July is a popular time to eat ice cream, watch fireworks, grill our favorite foods and hit the pool. It’s also a time for patriotic symbols to be displayed everywhere you look. Let’s take a look at some of the symbols as well as what they mean or where they came from.

American Bald Eagle

The Bald Eagle is easily the most recognizable bird in the United States. It became the official bird of the United States in 1782 during the Continental Congress and was incorporated into the Great Seal. Eagles are internationally considered symbols of strength, courage and freedom. The Bald Eagle is only native to North America, making it particularly attractive to be our official bird.  Additionally, the Bald Eagle is one of the greatest conservation success stories in history. Pesticides, especially DDT, caused wild populations to dwindle down to only 417 nesting pairs by 1963. Through legislation and enforcement, banning the use of DDT, habitat protection and breeding efforts, the species fully recovered and is now a species of “Least Concern.”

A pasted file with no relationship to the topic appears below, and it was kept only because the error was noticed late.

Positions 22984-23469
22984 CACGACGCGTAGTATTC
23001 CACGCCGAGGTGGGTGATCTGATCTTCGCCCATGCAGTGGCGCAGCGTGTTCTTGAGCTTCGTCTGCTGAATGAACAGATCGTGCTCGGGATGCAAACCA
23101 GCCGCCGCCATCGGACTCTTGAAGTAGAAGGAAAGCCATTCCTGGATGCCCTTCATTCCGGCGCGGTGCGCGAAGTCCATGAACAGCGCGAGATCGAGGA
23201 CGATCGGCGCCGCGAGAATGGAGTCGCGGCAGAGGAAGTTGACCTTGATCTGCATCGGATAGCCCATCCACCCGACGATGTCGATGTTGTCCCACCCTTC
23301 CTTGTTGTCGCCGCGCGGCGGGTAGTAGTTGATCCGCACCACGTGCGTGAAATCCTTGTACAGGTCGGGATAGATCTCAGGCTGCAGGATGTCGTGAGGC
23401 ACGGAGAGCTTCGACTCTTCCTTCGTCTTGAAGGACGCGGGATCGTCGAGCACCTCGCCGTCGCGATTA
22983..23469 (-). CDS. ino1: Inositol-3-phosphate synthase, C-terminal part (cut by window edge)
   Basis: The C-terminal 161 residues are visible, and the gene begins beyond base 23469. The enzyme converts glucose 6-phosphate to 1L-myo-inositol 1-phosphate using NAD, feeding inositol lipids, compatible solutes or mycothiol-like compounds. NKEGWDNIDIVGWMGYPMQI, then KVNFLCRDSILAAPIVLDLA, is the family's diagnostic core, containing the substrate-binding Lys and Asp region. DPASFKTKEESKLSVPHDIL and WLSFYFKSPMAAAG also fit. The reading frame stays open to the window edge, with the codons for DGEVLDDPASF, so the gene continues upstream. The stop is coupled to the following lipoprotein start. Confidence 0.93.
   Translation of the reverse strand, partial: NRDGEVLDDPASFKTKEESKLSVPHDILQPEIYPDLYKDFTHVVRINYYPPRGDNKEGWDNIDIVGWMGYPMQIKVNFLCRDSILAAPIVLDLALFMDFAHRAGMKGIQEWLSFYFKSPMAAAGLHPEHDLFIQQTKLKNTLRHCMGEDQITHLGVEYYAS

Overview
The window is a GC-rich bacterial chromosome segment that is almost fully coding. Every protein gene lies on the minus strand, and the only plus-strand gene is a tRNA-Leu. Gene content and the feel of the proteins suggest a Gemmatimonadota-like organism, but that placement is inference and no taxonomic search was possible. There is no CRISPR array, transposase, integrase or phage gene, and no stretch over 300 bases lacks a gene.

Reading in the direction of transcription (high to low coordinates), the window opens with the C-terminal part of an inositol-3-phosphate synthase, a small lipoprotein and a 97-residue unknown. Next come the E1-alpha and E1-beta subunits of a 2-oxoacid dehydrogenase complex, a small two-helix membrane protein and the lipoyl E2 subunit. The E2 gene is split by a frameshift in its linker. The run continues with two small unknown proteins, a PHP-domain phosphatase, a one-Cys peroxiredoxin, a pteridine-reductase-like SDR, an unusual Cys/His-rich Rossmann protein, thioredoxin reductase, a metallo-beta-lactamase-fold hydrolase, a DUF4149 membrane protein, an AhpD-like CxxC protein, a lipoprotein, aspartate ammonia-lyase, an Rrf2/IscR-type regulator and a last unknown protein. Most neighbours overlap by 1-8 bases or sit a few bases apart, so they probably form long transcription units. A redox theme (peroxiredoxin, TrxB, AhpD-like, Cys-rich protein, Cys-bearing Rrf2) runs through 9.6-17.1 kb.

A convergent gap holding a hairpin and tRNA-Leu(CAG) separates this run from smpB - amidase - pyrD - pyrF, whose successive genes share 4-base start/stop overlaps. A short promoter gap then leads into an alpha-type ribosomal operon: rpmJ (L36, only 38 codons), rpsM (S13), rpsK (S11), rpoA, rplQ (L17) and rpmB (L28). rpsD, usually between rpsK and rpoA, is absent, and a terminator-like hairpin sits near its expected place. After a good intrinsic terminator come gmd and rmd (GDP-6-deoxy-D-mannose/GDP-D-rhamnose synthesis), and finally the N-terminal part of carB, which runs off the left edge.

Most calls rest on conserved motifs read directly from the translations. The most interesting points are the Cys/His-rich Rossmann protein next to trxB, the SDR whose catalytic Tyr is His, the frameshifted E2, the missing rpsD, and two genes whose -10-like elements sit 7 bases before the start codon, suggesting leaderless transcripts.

Uncle Sam

The iconic character known as “Uncle Sam” is likely based on several fictional and real people. The image is thought to be a combination of Yankee Doodle, a derogatory term for Americans used by the British during the Revolutionary War, and Brother Johnathan, an American folk and cartoon character. The name probably comes from the merchant Sam Wilson, who supplied beef to Americans soldiers during the War of 1812. The barrels of beef had the initials U.S., which meant “United States,” but it became associated with “Uncle Sam.” Most of us recognize Uncle Sam from recruitment posters used during both World Wars.

Bunting Flags

Bunting was originally a type of lightweight wool fabric. Now it describes any type of decorative flag hanging from a string or something similar. Since it is technically against the U.S. Flag Code to use the American Flag as decoration, bunting flags have been adopted by many as a popular patriotic decoration. They may still be made of fabric, but many of the ones used outdoors are made of more durable materials such as plastic or vinyl.

Impress your family and friends with interesting information about some of the most popular 4th of July symbols. Check out something from our collection to learn more about these topics and more!

The Bald Eagle: The Improbably Journey of America’s Bird by Jack E. Davis

Flag: An American Biography by Marc Leepson

Revolutionary Summer: The Birth of American Independence by Joseph J. Ellis

The U.S. Constitution and Related Documents